© 2022 90.5 WESA
Play Live Radio
Next Up:
Available On Air Stations

Pennsylvanians Pressure Republican Lawmakers After Health Care Vote

Manuel Balce Ceneta
Pennsylvanians protested Monday in response to Republican lawmakers' vote to repeal Obamacare.

Activists across Pennsylvania planned protests Monday to express their disapproval of the U.S. House of Representatives’ vote to appeal the Affordable Care Act.

The monthly protest “Mondays with Murphy” drew a sizeable crowd in Mt. Lebanon, following Republican Rep. Tim Murphy’s vote in favor of the American Health Care Act.

The bill, which would repeal Obamacare and its protections for pre-existing conditions, as well as reduce Medicaid spending, garnered 217 Republican votes. 

Kerani Sabo, 37, said that could push her family into bankruptcy. The Bethel Park resident’s 3-year-old son was born with a severe cardiac defect. His multiple open-heart surgeries were mostly covered by her employer-issued insurance and his first two years of exceeded $2.5 million in cost. Sabo’s son now depends on Medicaid for care and she said she worries about his ability to afford coverage as an adult.

“It feels like a moral obligation to make sure that the most vulnerable in our society are well treated,” Sabo said. "And I don’t see my congressmen doing that.”

Sabo said she was never politically active before this year.

“I feel dragged into it kicking and screaming,” she said. “As a matter of fact, I have been a registered Republican all of my life. I don’t know that I’ll always be one.”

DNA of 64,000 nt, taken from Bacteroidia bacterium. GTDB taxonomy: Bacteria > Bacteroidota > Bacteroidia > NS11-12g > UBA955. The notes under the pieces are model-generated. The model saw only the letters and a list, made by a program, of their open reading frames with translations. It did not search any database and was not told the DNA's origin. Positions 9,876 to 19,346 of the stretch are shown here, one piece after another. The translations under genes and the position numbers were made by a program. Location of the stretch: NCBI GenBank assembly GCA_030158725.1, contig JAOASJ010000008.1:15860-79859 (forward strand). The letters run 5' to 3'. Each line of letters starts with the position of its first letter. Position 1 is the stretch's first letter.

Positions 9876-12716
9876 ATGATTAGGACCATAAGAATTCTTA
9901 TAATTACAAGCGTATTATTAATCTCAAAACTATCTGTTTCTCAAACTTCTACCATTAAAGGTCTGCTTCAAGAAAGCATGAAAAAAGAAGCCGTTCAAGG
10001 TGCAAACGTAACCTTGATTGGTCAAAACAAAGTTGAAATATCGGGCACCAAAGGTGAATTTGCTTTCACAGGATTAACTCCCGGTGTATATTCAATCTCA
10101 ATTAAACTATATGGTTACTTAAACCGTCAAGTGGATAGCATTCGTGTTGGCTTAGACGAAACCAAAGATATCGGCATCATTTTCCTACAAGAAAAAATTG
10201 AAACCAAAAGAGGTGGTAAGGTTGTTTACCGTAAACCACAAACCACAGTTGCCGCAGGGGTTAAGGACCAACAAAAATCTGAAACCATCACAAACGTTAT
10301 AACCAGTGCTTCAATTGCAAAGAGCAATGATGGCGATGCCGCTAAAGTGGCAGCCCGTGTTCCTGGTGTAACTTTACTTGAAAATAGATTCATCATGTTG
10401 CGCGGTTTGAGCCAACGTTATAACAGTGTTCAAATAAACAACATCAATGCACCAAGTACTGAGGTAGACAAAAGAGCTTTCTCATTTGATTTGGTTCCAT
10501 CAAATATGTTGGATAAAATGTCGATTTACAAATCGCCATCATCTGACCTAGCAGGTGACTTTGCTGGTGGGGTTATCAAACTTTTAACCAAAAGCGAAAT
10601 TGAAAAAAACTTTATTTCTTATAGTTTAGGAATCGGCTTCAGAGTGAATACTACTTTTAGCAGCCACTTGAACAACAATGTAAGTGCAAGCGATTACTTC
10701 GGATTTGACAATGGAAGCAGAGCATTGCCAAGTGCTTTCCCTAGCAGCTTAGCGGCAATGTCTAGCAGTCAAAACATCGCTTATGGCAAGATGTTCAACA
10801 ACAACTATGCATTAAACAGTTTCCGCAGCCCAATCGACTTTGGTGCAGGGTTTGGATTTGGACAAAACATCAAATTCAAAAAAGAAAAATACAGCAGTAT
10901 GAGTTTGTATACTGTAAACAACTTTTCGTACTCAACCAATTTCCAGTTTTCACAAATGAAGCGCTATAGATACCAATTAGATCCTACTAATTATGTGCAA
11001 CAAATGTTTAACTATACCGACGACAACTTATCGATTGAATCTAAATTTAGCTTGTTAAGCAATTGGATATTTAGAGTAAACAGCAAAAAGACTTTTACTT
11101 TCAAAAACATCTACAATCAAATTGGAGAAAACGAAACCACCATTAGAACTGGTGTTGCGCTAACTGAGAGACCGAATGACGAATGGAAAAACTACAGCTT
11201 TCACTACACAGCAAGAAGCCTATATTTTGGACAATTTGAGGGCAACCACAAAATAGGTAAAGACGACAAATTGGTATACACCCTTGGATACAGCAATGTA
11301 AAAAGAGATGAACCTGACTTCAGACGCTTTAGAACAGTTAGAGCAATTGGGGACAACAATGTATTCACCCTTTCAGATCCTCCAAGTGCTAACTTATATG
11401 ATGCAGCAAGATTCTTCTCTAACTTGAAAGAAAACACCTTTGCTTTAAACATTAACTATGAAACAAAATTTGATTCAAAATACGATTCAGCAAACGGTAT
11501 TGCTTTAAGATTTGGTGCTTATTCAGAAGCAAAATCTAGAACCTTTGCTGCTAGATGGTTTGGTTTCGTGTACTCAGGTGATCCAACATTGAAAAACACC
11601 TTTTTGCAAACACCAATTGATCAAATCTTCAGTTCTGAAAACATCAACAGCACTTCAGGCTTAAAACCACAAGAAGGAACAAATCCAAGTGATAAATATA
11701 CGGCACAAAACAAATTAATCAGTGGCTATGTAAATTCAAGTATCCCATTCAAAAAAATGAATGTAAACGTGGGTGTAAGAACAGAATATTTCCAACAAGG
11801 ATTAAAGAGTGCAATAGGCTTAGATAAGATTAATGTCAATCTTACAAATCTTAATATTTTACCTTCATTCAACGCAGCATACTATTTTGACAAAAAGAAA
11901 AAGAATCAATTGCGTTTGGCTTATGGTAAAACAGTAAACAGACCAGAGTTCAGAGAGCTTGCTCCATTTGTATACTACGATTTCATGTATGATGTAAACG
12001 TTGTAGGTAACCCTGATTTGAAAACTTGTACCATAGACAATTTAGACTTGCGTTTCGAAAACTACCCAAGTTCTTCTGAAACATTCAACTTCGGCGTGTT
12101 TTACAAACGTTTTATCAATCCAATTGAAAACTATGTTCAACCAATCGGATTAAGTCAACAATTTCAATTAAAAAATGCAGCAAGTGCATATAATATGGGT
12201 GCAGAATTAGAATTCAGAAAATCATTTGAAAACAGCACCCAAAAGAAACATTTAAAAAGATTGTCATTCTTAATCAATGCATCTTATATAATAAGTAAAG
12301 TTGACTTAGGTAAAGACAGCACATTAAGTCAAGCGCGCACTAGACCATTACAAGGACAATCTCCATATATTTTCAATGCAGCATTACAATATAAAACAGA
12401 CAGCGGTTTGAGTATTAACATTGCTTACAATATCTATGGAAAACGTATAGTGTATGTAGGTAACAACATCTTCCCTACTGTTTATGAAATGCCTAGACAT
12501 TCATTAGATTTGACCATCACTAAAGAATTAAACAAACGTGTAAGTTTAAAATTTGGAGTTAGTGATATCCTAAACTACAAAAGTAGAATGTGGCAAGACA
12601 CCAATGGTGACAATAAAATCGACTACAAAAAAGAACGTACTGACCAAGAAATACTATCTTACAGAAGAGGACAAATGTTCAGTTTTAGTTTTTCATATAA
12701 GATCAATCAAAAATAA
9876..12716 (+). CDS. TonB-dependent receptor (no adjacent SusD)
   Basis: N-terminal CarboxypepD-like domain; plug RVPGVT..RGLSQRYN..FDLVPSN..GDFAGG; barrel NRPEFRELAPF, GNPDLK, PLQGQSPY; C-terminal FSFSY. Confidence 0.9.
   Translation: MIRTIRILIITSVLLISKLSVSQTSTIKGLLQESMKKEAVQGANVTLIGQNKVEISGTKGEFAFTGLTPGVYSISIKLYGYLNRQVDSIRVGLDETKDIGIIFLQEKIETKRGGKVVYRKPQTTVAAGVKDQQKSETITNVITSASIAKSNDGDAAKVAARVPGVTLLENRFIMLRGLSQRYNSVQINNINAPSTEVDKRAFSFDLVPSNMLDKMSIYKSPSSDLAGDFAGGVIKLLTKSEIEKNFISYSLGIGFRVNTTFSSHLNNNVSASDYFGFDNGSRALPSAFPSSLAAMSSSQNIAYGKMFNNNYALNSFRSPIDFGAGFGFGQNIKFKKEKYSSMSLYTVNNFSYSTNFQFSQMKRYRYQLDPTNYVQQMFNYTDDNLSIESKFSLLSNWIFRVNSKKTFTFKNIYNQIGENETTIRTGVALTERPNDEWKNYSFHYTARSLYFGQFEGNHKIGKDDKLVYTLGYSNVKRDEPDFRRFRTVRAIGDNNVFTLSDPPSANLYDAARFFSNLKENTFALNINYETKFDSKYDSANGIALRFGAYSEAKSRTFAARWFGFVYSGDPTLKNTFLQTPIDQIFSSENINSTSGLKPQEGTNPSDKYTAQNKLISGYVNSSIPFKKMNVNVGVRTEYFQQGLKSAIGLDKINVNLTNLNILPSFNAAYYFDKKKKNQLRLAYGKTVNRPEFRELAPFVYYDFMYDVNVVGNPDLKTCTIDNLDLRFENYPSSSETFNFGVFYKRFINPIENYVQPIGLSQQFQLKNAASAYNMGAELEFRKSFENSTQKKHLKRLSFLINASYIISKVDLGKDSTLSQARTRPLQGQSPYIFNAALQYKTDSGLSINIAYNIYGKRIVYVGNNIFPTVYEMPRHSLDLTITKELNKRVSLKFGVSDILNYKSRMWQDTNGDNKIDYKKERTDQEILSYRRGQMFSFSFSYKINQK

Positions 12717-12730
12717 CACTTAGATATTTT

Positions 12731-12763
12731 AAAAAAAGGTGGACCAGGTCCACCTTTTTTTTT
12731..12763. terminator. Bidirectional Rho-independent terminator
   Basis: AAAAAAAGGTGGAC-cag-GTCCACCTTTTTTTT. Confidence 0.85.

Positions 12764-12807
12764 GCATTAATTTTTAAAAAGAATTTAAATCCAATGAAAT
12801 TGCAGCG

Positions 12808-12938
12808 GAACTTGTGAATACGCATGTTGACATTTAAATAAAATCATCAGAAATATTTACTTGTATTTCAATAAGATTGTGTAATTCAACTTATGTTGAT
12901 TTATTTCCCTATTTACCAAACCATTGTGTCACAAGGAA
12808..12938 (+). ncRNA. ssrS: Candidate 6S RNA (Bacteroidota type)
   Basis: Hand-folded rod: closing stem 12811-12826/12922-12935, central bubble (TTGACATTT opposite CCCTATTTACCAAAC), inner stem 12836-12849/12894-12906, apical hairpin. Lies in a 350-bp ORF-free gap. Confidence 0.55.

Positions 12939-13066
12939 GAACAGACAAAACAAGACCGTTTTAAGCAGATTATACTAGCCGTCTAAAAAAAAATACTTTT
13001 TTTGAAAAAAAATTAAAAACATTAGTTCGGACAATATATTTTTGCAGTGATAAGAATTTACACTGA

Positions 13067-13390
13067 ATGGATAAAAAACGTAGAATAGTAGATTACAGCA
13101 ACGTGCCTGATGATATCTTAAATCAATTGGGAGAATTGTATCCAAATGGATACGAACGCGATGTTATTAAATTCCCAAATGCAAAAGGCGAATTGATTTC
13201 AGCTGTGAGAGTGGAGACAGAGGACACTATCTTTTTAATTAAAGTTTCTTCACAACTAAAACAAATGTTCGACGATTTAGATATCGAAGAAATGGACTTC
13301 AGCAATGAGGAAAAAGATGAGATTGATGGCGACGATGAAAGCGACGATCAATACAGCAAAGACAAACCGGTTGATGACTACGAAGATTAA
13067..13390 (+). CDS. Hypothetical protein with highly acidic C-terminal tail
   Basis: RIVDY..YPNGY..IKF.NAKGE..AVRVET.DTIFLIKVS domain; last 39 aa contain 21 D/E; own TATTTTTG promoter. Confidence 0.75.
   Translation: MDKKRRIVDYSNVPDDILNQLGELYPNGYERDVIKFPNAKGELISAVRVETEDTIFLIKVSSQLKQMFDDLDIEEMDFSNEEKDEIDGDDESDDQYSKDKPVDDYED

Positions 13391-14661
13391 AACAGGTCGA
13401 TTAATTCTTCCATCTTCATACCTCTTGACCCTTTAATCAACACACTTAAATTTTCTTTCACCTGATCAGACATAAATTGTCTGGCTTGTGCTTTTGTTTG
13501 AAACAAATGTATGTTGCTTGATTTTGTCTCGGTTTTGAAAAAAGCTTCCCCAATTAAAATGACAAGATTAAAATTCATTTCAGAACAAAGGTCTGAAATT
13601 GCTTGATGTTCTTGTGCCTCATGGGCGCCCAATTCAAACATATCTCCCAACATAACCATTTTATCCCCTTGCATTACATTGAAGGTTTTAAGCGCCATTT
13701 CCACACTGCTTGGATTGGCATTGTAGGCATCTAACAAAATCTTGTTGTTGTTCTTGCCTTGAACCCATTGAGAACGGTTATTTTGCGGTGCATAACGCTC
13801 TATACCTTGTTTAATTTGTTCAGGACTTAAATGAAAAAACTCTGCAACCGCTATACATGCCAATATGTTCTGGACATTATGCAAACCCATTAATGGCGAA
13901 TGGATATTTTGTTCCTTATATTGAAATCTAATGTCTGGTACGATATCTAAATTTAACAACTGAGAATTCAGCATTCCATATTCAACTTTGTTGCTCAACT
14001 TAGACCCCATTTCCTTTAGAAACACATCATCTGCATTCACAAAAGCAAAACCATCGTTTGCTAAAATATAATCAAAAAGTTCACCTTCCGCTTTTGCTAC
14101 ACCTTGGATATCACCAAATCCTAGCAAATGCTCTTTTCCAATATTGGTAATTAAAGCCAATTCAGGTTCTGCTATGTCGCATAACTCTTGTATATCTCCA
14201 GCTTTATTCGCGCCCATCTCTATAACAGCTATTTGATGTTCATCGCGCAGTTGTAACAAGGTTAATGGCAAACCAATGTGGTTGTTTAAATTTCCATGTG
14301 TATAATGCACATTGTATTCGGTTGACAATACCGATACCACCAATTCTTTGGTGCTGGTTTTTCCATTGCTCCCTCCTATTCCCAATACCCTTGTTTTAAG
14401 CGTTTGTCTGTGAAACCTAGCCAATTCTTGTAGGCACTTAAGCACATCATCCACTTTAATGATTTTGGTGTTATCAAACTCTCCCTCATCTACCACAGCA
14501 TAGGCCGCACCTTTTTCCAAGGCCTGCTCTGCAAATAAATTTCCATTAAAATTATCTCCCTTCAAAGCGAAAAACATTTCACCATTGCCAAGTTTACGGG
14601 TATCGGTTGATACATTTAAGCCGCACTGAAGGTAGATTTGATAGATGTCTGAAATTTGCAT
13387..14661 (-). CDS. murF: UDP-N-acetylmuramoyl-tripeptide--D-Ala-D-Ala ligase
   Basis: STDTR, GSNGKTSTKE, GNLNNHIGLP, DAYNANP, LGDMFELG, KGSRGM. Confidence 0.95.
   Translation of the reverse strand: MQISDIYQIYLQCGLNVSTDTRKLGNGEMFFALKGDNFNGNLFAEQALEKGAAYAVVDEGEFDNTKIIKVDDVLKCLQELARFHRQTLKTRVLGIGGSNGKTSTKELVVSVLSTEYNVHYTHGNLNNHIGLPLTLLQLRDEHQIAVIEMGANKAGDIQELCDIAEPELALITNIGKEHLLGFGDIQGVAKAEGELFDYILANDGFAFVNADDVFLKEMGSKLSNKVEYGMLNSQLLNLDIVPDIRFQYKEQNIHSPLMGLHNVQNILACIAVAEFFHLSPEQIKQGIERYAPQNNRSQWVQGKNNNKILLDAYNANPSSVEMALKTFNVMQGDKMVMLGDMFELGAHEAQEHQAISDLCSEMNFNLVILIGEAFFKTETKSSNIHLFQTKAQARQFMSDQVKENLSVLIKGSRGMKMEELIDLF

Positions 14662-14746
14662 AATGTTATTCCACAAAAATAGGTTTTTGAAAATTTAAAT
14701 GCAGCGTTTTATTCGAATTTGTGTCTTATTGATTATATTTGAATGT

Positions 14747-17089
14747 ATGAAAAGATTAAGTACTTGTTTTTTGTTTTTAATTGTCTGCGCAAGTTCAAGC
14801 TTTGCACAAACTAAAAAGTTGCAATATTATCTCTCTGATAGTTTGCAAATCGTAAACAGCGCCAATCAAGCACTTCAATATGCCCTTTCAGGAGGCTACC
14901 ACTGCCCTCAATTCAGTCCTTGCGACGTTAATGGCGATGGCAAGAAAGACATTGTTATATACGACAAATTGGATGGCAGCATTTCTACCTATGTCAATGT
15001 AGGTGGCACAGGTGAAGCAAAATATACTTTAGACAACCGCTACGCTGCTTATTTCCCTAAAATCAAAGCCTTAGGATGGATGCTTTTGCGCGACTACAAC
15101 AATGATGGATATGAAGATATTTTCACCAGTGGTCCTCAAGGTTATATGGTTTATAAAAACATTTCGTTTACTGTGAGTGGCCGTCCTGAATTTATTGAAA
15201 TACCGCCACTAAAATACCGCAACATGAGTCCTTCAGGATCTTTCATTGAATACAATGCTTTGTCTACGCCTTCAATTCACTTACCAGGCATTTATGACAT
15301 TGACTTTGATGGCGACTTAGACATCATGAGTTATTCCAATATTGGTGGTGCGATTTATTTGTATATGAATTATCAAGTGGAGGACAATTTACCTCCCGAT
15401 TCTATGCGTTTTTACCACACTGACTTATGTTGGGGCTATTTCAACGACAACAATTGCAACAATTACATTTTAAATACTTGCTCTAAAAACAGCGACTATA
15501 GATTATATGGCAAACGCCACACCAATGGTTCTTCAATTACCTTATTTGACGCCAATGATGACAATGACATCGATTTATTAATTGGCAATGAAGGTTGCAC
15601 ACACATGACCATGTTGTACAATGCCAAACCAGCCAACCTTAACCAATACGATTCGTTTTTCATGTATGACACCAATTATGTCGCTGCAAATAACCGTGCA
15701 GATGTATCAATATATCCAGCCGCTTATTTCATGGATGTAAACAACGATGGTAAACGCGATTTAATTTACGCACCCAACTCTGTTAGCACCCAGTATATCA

Women’s March Pennsylvania Chapter is also calling on constituents across the state to protest the bill’s progress, according to Chairperson Shawna Knipper.

“From this point, we have to put quite a bit of pressure on our own Sen. Toomey to be inclusive of women’s health care issues,” she said.

The health care bill now goes to the U.S. Senate, which members said they will rewrite.

Sabo said she will likely change her registration to Democrat before U.S. Representatives are up for re-election in 2018.

“When the mothers and baby of your own party come out to tell you that you need to check yourself," she said, “maybe it’s time to take a look inside and see who you’re representing -- because it’s not me.”

Virginia reports on identity and justice for 90.5 WESA. That means looking at how people see themselves in the community, and how the community makes them feel. Her reporting examines things like race, policing, and housing to tell the stories of folks we often don't hear from.